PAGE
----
Learning and behavioural issues in DMD/BMD
This EU-funded project connecting 19 partners aims to address a crucial aspect of Duchenne Muscular Dystrophy and Becker Muscular Dystrophy that was already recognised in 1861, when Duchenne de Boulogne first described the neuromuscular condition.
Brain involvement received less attention
However, in the last few decades, most of the efforts have focused on improving outcomes related to muscle weakness, whilst brain involvement has received less attention. The BIND project is the first project of this scale to improve characterisation of brain involvement in DMD and BMD, a previously overlooked field.
DDF is responsible for:
- The collection, curation, and integration of non- and clinical data.
- Providing a secure repository under Data FAIR Principles and GDPR regulations for all the data produced during the project;
- Supporting data related activities to be compliant with the predefined Ethics Requirements;
- Contributing to the creation of a data management plan following the H2020 guidelines. The plan addresses the FAIRification procedure of data, following the principles of Open Science, the accessibility, verification, re-use, curation and preservation of data;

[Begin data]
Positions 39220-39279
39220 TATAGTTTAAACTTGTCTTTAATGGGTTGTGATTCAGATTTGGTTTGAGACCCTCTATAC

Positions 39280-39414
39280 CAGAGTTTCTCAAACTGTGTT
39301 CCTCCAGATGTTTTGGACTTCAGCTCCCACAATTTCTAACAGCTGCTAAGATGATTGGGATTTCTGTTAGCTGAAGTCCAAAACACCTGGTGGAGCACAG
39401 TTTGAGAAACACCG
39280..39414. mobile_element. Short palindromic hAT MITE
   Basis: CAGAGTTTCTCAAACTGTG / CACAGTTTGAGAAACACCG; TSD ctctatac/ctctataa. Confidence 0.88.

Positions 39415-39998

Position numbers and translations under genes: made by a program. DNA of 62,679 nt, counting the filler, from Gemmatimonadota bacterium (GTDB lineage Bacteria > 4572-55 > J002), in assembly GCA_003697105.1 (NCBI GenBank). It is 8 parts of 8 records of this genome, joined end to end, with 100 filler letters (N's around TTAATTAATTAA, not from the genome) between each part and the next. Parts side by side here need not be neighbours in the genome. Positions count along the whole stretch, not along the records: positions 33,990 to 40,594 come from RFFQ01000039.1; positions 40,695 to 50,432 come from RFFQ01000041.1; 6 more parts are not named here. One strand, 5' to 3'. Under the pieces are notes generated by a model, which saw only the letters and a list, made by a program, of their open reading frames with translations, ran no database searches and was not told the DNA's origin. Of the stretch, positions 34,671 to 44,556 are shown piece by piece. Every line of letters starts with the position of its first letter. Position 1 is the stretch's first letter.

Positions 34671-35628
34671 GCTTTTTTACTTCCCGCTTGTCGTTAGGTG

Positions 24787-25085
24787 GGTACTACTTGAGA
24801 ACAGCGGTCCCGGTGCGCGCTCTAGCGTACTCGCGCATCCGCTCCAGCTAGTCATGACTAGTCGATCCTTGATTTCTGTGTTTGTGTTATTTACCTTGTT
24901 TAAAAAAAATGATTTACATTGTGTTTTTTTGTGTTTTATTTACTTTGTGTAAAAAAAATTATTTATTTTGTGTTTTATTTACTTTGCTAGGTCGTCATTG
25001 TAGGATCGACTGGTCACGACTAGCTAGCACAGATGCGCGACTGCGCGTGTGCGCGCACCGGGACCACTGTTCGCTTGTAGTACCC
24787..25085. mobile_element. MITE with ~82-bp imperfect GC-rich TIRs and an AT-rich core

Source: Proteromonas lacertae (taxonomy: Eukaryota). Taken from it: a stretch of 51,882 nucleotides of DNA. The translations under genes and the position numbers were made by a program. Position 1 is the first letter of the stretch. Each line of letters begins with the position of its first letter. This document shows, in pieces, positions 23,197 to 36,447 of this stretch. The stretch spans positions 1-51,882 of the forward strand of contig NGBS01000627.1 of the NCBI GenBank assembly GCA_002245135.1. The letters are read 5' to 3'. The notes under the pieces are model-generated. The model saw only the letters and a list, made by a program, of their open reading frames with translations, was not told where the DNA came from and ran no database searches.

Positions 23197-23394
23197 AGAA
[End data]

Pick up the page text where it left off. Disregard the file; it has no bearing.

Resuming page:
- Participating in the communication and dissemination activities;
- Training of BIND partners on FAIR principles and data FAIRification processes.
Benefit the broader neuromuscular field
As well as being of great importance for the Duchenne and Becker community, this project might also benefit the broader neuromuscular and neurodevelopmental field. Brain comorbidity neurobiology is poorly understood, and standards of care not widely disseminated and implemented. This four-year project describing the contribution of a specific protein (dystrophin) to brain function could be of crucial value for the broader neurobiology field, including autistic spectrum disorders.
This project has received funding from the European Union’s Horizon 2020 research and innovation programme under grant agreement No 847826.